planning for the future

Being successful in event planning can largely depend on if you focus your marketing on a unique segment of the market. Try not to make the common mistake that event and wedding planners make in trying to serve every client.

This does not mean that you will not provide your service to clients who are outside of this focus area, but rather that you will be able to refine your marketing message and aim for clients most suitable for your business.

Come up with a Detailed Wishlist

The following questions should be explored when trying to identify your niche; make an elaborate wish list of what you would like in a client.

  • Who are your ideal clients? Try to be as specific as you can.
  • What is their demographics? Identify the geographic range and the types of businesses or customers you wish to service.

Essentially, if you do not know who you would like to do business with, you will find it difficult to find these potential customers. For example, are you looking to work with high-budget luxury brides only?

Focus Your Passion

Next, you will need to identify what you would like to sell and/or what services you will be providing. Keep in mind that your niche might not necessarily be the same as the field in which you currently work. To give you an example, an event planning business is not a niche but rather a field. Your niche will and should emerge naturally from your interests, skills, and experience.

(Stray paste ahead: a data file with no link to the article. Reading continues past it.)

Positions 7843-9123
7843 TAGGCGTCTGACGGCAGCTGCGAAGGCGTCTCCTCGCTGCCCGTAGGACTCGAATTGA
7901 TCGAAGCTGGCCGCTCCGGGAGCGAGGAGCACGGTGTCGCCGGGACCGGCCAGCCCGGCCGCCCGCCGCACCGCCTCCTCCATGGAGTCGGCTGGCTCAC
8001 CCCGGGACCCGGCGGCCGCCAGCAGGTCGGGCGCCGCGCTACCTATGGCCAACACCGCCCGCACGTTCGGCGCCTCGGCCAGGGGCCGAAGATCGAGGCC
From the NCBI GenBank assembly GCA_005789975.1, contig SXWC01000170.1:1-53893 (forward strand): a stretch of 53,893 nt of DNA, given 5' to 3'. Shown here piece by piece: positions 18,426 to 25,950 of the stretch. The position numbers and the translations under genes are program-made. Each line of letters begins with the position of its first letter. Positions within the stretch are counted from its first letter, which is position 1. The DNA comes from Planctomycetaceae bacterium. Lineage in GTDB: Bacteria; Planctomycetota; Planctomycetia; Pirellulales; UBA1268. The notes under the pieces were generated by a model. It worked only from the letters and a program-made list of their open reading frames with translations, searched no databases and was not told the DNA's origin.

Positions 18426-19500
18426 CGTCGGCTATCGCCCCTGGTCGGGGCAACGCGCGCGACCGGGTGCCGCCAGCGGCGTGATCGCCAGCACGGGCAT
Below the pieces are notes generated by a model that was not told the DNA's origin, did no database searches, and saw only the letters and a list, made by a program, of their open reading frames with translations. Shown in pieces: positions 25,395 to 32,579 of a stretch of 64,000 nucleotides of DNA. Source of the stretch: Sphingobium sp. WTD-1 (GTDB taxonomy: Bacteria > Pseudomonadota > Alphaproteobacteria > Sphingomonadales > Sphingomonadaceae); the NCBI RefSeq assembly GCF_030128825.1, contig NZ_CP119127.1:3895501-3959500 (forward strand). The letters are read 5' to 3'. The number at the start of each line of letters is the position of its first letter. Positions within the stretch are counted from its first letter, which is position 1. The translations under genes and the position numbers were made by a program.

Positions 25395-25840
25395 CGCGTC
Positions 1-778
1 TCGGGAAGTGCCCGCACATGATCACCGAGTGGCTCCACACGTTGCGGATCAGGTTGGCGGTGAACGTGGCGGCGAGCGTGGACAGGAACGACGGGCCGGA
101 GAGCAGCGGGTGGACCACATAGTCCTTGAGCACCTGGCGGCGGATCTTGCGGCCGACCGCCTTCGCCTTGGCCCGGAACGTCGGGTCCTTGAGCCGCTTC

Let’s say you would like to work as a wedding planner but you are really good at strategies for diversity and inclusion, then maybe your niche market could be culturally based or focused events and weddings.

Discover Your Clientele’s Needs

Once you know what you would like to focus on in terms of your passion and who you would like to work with, you will next need to identify what your ideal clients are looking for and how you can address their needs. Try to look at purchasing decisions from the perspective of your potential client.

The best way to do this is to research your market, ask these customers directly or find pain points (areas lacking services) within your niche and fill the gap.

Evaluate Your Niche

Finally, you will need to evaluate your niche to determine if this is a viable service/product. You will, therefore, need to explore questions such as is it financially feasible? Will it contribute to your long-term goals? If the answer to these questions is yes then it is time to test it on the market. How can you do this? If you are a wedding planner, try offering a free wedding consultation meeting to assess if clients are interested in your niche service.

Listen to their questions and feedback and if they are interested in your service/product your idea can be considered proven and ready to launch.

William Lipovsky owns the personal finance website First Quarter Finance. His most embarrassing moment was telling a Microsoft executive, "I'll just Google it."

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